Dr. Holmes, whose excellent “Annals of America" occupy an honored place upon my shelves. The journal itself I have never seen; but if this be so, it might seem that the recommendation of a brotherclergyman (though par magis quam similis) should carry a greater weight. I suppose that you have a department for historical lucubrations, and should be glad, if deemed desirable, to forward for publi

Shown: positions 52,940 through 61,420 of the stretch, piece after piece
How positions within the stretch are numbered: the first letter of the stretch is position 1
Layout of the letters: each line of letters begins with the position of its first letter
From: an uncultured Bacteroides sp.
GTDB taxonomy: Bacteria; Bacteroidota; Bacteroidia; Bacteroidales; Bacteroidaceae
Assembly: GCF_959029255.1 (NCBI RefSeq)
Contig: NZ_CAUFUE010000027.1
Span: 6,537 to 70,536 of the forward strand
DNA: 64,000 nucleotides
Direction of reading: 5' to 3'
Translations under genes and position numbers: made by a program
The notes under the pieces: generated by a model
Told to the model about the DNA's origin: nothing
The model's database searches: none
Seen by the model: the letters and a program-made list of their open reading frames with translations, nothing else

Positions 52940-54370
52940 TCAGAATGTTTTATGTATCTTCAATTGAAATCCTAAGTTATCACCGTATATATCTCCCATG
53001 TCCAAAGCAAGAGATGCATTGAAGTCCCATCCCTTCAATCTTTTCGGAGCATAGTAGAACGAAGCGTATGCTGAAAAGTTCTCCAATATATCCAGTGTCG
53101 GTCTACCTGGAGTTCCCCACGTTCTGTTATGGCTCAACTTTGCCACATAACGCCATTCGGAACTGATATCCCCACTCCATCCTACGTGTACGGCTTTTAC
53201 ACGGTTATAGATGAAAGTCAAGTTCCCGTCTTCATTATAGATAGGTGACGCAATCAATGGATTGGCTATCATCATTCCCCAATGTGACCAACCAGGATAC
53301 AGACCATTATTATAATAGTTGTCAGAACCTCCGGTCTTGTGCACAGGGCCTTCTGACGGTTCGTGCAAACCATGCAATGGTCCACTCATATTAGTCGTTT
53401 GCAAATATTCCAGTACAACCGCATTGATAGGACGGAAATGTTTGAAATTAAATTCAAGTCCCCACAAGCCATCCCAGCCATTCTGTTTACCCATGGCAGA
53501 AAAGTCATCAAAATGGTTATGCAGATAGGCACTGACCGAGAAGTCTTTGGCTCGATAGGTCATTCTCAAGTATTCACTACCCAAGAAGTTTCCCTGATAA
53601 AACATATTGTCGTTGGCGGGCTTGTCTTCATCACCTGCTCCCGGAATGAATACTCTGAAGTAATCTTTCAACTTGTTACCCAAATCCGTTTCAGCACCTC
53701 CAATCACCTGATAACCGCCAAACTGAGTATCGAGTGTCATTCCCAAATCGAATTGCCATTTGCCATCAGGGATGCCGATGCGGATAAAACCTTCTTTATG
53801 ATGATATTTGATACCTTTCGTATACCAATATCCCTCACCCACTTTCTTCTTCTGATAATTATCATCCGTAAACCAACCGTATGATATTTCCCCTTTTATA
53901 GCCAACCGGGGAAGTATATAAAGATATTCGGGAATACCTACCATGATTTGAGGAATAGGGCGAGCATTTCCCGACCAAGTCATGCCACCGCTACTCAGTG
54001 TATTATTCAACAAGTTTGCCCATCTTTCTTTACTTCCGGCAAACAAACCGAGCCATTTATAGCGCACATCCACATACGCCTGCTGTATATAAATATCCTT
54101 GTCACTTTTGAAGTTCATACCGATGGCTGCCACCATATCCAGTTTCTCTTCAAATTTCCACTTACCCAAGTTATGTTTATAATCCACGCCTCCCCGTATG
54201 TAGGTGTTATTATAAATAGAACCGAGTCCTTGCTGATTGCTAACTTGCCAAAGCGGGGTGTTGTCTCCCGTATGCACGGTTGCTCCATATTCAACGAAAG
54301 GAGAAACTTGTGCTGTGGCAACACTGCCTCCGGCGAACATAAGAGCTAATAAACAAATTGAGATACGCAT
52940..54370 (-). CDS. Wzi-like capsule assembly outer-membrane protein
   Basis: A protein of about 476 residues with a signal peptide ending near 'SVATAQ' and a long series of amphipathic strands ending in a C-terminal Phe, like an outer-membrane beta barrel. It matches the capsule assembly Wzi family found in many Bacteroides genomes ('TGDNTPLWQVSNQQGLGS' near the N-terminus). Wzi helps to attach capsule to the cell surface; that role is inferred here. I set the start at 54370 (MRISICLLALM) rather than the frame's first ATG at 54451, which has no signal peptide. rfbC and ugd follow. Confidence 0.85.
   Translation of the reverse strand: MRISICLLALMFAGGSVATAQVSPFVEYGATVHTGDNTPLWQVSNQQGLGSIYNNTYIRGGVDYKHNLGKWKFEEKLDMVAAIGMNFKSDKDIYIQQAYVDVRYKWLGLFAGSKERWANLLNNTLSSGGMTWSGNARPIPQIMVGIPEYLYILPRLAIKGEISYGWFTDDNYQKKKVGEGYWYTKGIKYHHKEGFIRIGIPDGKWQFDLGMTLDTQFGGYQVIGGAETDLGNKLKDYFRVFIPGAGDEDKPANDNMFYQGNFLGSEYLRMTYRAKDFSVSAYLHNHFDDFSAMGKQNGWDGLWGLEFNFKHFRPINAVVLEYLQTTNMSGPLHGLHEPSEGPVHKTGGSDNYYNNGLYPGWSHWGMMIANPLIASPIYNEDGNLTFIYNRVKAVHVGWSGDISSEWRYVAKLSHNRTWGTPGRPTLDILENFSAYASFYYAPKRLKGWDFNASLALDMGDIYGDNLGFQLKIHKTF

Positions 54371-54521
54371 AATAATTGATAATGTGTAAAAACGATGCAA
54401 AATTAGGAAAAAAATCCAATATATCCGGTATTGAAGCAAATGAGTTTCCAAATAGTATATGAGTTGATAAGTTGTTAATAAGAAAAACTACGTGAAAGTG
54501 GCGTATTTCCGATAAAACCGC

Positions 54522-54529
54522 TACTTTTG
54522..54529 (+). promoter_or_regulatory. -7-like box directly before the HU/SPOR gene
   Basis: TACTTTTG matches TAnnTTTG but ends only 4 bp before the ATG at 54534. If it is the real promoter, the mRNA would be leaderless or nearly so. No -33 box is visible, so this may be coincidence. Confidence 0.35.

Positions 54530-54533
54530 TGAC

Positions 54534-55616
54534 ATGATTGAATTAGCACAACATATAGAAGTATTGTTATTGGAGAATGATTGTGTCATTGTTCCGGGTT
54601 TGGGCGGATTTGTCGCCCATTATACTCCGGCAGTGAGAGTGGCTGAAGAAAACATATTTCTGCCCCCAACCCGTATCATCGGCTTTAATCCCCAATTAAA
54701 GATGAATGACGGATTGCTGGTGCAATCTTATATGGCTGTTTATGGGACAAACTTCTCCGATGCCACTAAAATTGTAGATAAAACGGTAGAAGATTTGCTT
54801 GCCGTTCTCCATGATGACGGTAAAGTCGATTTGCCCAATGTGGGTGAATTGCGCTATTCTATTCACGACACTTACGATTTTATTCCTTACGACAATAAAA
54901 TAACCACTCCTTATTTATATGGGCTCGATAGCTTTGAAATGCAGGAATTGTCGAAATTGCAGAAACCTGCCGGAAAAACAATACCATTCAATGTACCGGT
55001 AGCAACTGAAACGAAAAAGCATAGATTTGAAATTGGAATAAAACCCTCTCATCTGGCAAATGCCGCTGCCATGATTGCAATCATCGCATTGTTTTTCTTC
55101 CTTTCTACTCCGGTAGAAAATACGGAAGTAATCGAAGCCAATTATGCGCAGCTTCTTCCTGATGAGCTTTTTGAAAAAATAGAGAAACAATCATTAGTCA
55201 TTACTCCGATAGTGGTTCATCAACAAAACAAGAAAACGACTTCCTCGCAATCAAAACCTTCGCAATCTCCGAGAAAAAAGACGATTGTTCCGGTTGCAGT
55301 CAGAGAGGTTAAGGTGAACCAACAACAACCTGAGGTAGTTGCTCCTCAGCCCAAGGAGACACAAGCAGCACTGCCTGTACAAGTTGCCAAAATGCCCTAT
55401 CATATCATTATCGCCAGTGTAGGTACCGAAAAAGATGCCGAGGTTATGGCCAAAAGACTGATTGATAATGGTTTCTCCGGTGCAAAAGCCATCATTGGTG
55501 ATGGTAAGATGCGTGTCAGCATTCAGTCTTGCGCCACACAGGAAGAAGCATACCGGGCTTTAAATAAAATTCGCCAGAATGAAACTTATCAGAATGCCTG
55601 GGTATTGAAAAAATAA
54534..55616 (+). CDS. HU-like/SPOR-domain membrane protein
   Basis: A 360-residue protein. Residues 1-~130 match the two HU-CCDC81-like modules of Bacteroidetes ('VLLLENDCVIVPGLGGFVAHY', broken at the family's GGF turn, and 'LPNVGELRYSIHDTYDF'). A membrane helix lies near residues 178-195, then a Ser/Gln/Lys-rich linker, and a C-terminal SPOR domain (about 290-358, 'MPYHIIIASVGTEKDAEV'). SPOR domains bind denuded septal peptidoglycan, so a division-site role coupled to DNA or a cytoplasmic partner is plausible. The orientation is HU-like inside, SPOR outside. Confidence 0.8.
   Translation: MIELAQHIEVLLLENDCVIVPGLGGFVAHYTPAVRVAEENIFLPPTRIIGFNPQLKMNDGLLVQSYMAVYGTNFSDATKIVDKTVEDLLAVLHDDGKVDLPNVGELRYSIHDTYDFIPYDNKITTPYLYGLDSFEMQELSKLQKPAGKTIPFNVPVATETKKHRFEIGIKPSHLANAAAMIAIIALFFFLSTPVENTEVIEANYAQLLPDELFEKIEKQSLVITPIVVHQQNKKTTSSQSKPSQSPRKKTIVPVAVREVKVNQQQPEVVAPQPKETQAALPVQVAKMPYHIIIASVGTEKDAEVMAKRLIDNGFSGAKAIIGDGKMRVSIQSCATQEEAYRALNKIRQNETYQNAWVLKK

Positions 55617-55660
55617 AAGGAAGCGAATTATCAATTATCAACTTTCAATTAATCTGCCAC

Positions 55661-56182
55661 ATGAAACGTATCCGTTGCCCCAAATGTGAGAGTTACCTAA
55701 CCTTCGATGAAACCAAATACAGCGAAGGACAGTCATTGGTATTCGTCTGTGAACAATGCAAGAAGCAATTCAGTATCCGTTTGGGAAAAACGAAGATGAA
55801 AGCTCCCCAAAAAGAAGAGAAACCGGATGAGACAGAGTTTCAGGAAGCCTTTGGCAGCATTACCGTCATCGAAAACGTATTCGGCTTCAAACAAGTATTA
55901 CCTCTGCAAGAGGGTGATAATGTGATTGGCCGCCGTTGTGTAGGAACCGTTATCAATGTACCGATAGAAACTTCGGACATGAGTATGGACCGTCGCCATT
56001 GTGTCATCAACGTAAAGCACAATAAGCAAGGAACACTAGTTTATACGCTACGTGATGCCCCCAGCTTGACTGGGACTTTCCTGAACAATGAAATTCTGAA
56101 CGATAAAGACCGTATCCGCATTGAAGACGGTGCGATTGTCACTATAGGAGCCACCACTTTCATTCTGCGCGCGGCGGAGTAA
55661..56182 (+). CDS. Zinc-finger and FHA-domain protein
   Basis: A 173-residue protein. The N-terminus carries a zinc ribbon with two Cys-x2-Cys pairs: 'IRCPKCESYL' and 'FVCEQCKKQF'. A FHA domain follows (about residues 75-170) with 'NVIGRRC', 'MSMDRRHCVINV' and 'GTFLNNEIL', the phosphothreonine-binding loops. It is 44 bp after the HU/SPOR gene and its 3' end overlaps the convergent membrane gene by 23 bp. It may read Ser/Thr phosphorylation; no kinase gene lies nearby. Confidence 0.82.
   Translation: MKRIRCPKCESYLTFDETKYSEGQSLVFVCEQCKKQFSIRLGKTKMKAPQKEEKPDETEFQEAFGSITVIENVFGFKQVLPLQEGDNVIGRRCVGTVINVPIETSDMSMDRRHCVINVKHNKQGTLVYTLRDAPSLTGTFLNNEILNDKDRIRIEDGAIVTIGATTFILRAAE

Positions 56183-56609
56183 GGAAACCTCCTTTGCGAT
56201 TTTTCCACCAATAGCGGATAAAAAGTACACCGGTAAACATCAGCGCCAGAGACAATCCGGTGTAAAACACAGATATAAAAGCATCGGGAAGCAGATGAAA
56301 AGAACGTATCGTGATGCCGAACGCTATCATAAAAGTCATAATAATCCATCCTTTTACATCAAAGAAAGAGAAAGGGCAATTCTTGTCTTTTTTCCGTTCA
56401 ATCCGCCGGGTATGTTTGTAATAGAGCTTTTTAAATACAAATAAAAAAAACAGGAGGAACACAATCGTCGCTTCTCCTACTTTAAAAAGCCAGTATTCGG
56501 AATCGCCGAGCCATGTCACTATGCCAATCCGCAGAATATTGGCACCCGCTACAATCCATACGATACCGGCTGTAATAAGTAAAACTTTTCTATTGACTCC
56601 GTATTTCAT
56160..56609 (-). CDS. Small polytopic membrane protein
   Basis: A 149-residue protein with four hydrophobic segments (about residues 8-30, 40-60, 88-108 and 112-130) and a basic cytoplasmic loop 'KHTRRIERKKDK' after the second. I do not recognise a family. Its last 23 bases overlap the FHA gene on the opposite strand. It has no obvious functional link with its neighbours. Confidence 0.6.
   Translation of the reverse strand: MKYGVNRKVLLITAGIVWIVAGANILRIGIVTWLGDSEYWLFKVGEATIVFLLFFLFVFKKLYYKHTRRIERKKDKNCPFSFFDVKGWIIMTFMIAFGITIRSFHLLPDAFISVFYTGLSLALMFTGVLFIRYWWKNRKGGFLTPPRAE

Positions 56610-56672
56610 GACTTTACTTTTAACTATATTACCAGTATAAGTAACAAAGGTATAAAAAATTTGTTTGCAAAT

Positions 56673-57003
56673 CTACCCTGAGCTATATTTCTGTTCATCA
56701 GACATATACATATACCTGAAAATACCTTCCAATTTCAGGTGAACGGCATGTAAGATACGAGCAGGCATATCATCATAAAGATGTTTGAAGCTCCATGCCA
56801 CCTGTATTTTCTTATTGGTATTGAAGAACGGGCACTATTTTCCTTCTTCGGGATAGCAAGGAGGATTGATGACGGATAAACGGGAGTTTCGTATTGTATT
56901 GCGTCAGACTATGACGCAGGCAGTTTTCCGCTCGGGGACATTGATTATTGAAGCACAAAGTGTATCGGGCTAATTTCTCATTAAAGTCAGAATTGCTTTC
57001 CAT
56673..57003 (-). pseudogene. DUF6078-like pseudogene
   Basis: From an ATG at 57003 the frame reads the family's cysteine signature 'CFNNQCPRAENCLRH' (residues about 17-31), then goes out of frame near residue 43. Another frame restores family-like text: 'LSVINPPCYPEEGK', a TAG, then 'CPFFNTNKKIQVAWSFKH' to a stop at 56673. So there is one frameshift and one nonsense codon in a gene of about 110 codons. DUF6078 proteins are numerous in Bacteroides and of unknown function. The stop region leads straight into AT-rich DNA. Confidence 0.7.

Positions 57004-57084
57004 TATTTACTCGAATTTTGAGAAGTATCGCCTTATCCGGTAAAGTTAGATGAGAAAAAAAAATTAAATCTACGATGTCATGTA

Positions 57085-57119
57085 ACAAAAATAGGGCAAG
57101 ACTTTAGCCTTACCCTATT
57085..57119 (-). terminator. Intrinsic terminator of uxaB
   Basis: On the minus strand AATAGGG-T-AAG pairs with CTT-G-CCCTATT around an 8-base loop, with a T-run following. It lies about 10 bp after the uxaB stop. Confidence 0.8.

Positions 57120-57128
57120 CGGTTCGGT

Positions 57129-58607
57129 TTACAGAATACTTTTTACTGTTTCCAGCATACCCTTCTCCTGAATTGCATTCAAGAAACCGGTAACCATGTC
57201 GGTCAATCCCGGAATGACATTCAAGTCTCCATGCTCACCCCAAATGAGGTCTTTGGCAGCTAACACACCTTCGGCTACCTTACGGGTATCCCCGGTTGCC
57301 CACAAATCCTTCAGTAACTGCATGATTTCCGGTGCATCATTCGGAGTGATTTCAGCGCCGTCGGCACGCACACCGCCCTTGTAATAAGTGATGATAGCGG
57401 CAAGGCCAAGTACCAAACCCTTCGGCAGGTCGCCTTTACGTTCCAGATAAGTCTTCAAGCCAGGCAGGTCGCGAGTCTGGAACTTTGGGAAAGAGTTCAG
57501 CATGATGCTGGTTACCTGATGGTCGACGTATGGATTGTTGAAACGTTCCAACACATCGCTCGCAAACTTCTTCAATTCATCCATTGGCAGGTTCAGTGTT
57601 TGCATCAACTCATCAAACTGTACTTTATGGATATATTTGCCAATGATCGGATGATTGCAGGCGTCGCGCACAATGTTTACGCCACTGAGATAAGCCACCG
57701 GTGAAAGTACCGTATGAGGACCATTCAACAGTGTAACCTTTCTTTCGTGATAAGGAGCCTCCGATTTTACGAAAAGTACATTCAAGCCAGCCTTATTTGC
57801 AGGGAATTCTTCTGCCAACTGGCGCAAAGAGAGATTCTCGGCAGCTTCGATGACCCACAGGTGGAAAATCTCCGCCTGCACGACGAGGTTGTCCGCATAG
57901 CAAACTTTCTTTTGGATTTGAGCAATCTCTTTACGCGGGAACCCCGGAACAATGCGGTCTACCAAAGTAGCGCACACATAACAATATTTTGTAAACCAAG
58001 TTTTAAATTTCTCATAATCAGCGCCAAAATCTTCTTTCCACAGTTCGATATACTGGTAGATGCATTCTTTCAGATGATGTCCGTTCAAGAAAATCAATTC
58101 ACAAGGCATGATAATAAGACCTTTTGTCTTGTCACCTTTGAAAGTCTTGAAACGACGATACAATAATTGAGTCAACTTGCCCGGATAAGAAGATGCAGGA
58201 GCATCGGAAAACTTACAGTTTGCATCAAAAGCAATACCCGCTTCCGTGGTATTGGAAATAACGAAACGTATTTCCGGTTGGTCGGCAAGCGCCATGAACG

“ Collections for the Antiquities of Jaalam," and my (now happily complete) pedigree of the Wilbur family from its fons et origo, the Wild Boar of Ardennes. Withdrawn from the active duties of my profession by the settlement of a colleague-pastor, the Reverend Jeduthun Hitchcock, formerly of Brutus Four-Corners, I might find time for further contributions to general literature on similar topicks. I have made large advances towards a completer genealogy of Mrs. Wilbur's family, the Pilcoxes, not, if I know myself, from any idle vanity, but with the sole desire of rendering myself useful in my day and generation. Nulla dies sine lineâ. I inclose a meteorological register, a list of the births, deaths, and marriages, and a few memorabilia of longevity in Jaalam East Parish for the last half-century. Though spared to the unusual period of more than eighty years, I find no diminution of my faculties or abatement of my natural vigor, except a scarcely sensible decay of memory and a necessity of recurring to younger eyesight or spectacles for the finer print in Cruden. It would gratify me to make some further provision for declining years from the emoluments of my literary labors. I had intended to effect an insurance on my life, but was deterred therefrom by a circular from one of the offices, in which the sudden death of so large a proportion of the insured was set forth as an inducement, that it seemed to me little less than a tempting of Providence. Neque in summâ inopiâ levis esse senectus potest, ne sapienti quidem.